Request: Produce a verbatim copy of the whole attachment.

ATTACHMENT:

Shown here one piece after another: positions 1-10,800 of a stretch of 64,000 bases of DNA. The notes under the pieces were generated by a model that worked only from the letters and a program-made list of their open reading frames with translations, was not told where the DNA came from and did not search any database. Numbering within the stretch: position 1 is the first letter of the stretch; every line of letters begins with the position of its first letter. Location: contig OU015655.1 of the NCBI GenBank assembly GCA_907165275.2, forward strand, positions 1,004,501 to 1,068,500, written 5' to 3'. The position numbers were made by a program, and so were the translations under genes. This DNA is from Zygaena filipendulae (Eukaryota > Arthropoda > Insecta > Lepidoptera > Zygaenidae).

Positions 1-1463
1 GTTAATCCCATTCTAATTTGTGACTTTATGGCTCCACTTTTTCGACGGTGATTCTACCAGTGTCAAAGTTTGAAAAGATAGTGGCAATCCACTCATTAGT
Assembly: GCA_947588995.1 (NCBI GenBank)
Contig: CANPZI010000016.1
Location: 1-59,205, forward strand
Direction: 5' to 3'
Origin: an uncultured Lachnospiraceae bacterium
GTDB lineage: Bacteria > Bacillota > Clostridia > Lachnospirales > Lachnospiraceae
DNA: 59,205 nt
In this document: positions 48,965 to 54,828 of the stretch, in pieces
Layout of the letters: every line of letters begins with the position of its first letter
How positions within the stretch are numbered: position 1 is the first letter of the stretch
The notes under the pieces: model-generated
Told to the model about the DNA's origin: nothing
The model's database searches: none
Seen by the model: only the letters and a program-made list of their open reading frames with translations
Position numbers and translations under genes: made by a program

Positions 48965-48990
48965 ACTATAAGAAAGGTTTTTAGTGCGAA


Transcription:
Shown here one piece after another: positions 1-10,800 of a stretch of 64,000 bases of DNA. The notes under the pieces were generated by a model that worked only from the letters and a program-made list of their open reading frames with translations, was not told where the DNA came from and did not search any database. Numbering within the stretch: position 1 is the first letter of the stretch; every line of letters begins with the position of its first letter. Location: contig OU015655.1 of the NCBI GenBank assembly GCA_907165275.2, forward strand, positions 1,004,501 to 1,068,500, written 5' to 3'. The position numbers were made by a program, and so were the translations under genes. This DNA is from Zygaena filipendulae (Eukaryota > Arthropoda > Insecta > Lepidoptera > Zygaenidae).

Positions 1-1463
1 GTTAATCCCATTCTAATTTGTGACTTTATGGCTCCACTTTTTCGACGGTGATTCTACCAGTGTCAAAGTTTGAAAAGATAGTGGCAATCCACTCATTAGT
Assembly: GCA_947588995.1 (NCBI GenBank)
Contig: CANPZI010000016.1
Location: 1-59,205, forward strand
Direction: 5' to 3'
Origin: an uncultured Lachnospiraceae bacterium
GTDB lineage: Bacteria > Bacillota > Clostridia > Lachnospirales > Lachnospiraceae
DNA: 59,205 nt
In this document: positions 48,965 to 54,828 of the stretch, in pieces
Layout of the letters: every line of letters begins with the position of its first letter
How positions within the stretch are numbered: position 1 is the first letter of the stretch
The notes under the pieces: model-generated
Told to the model about the DNA's origin: nothing
The model's database searches: none
Seen by the model: only the letters and a program-made list of their open reading frames with translations
Position numbers and translations under genes: made by a program

Positions 48965-48990
48965 ACTATAAGAAAGGTTTTTAGTGCGAA